Aside from those packages, there really isn't any other software on the iMac. That essentially means no bloatware. The desktop comes with the Mac App store (think like the iTunes store, but for Mac software), which lets you search for, purchase, and download software. The Mac App store uses your Apple ID, so its purchases are linked with the info you have in iTunes and the iOS app store. For most users, "one-stop shopping" is a better alternative to having separate purchasing agreements, as with Windows PC app, music, and movie stores. If you must use both Mac OS and Windows, the iMac is Windows-compatible thanks to its Intel Core i5 processor. Just install your own copy of Windows 7 using the Boot Camp utility, and you have a dual-booting Windows-Mac OS PC. Apple includes a driver disc with the desktop, or you can download the latest drivers from Apple during the Boot Camp setup procedure. We tested the iMac under both Windows 7 Enterprise 64-bit and Mac OS X 10.6.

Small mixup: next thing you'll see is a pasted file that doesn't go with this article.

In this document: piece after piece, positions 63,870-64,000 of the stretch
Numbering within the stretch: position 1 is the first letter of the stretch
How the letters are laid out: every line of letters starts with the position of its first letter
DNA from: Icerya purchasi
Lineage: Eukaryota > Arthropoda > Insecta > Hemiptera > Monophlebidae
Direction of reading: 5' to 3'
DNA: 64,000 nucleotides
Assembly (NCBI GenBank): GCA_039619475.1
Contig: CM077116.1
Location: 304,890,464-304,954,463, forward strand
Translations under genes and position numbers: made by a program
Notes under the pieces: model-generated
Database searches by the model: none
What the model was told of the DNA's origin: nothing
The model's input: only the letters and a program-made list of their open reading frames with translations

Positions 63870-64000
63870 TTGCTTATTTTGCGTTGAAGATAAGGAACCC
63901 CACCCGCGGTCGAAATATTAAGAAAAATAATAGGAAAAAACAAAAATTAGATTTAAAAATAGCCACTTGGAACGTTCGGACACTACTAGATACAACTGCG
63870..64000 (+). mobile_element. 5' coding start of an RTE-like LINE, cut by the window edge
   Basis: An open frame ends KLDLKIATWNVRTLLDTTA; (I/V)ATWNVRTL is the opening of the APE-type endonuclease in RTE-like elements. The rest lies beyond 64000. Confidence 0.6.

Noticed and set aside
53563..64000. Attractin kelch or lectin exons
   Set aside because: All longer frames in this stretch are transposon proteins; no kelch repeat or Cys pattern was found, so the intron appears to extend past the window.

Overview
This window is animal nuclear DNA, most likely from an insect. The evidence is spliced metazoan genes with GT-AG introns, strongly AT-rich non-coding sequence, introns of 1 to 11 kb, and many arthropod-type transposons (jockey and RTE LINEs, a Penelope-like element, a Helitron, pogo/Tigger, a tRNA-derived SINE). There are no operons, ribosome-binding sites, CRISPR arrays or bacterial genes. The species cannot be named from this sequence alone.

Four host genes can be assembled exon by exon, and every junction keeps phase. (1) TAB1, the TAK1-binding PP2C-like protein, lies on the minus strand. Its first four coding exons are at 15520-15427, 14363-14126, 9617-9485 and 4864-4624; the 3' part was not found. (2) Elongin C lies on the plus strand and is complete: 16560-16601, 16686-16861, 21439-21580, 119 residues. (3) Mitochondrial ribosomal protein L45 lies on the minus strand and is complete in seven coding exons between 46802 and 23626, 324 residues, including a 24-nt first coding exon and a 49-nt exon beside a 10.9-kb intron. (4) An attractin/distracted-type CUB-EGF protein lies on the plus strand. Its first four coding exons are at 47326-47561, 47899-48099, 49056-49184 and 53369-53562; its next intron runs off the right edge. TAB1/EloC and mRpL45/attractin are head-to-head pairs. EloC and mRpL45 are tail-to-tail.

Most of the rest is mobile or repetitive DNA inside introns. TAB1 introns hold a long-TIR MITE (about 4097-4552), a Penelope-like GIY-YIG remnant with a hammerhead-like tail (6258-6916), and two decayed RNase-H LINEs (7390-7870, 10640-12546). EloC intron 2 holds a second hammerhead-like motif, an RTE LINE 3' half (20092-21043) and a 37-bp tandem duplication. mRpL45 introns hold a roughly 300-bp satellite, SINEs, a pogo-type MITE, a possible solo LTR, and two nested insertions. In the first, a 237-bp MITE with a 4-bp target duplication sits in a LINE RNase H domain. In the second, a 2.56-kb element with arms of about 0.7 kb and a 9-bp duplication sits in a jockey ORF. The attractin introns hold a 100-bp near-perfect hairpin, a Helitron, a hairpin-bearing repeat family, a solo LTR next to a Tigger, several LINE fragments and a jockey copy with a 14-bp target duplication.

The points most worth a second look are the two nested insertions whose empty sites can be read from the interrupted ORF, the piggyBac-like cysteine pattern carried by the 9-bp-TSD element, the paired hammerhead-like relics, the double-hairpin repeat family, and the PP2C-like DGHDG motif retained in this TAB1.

The iMac 27-inch (Thunderbolt) is a power user's dream machine. It has a quad-core, true desktop-class Intel Core i5-2400 processor (compared with the lower powered Core i5-2400 CPUs in the Asus All-in-One PC ET2400IGTS-800SE ($1,299.99 list, 4.5 stars). As such, it was able to run rings around the Asus ET2400IGTS in all tests. The iMac 27-inch (Thunderbolt) completed the Handbrake video encoder test in a quick 1:38 in Windows and 1:28 in Mac OS. This is even faster than the massive (and expensive) Apple Mac Pro (Xeon E5620) ($1,109 list, 4 stars), which took 2:22 in Windows and 1:55 in Mac OS on the same test. Add a speedy external Thunderbolt hard drive, and you'll be able to replace some of your video producing Mac Pros with more economical iMacs. Likewise, the new iMac is an excellent Photoshop CS5 machine: It took 3 minutes 17 seconds to complete our CS5 test in Windows, and 4:26 in Mac OS X. Again this is faster than the Mac Pro (4:42 in Windows; 4:59 in Mac OS). The Mac Pro does excel in one test, however: the more workstation-like CineBench test score in Mac OS (8.69) was higher that that of the iMac 27-inch (Thunderbolt) (4.86) due to the Mac Pro's ability to throw multiple processing streams at the CPU-intensive test. The Mac Pro has more pure CPU-based number crunching power than the iMac 27-inch (Thunderbolt), but the iMac 27-inch (Thunderbolt) was faster at day-to-day tasks that use other components like the hard drive and graphics. The new iMac is one of the fastest ever tested with Futuremark's PCMark Vantage test, which measures day-to-day performance in Windows: The iMac 27-inch (Thunderbolt) scored 10,006 points, while the HP TouchSmart 610-1065qd was slower at 9,165 points (which is still pretty darn good).